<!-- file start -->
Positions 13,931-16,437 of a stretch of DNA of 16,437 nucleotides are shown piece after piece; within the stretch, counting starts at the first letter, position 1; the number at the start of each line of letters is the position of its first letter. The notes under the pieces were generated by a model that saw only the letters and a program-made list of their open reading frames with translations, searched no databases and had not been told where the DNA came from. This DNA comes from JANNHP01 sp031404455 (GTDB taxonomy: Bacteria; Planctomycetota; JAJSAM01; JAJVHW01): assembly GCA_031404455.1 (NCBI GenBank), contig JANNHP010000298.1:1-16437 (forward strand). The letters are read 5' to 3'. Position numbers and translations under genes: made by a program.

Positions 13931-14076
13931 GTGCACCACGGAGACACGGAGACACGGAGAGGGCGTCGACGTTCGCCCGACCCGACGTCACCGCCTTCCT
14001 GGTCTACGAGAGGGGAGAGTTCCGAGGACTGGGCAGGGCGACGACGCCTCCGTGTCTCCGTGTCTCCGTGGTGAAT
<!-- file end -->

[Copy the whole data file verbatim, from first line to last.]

Positions 13,931-16,437 of a stretch of DNA of 16,437 nucleotides are shown piece after piece; within the stretch, counting starts at the first letter, position 1; the number at the start of each line of letters is the position of its first letter. The notes under the pieces were generated by a model that saw only the letters and a program-made list of their open reading frames with translations, searched no databases and had not been told where the DNA came from. This DNA comes from JANNHP01 sp031404455 (GTDB taxonomy: Bacteria; Planctomycetota; JAJSAM01; JAJVHW01): assembly GCA_031404455.1 (NCBI GenBank), contig JANNHP010000298.1:1-16437 (forward strand). The letters are read 5' to 3'. Position numbers and translations under genes: made by a program.

Positions 13931-14076
13931 GTGCACCACGGAGACACGGAGACACGGAGAGGGCGTCGACGTTCGCCCGACCCGACGTCACCGCCTTCCT
14001 GGTCTACGAGAGGGGAGAGTTCCGAGGACTGGGCAGGGCGACGACGCCTCCGTGTCTCCGTGTCTCCGTGGTGAAT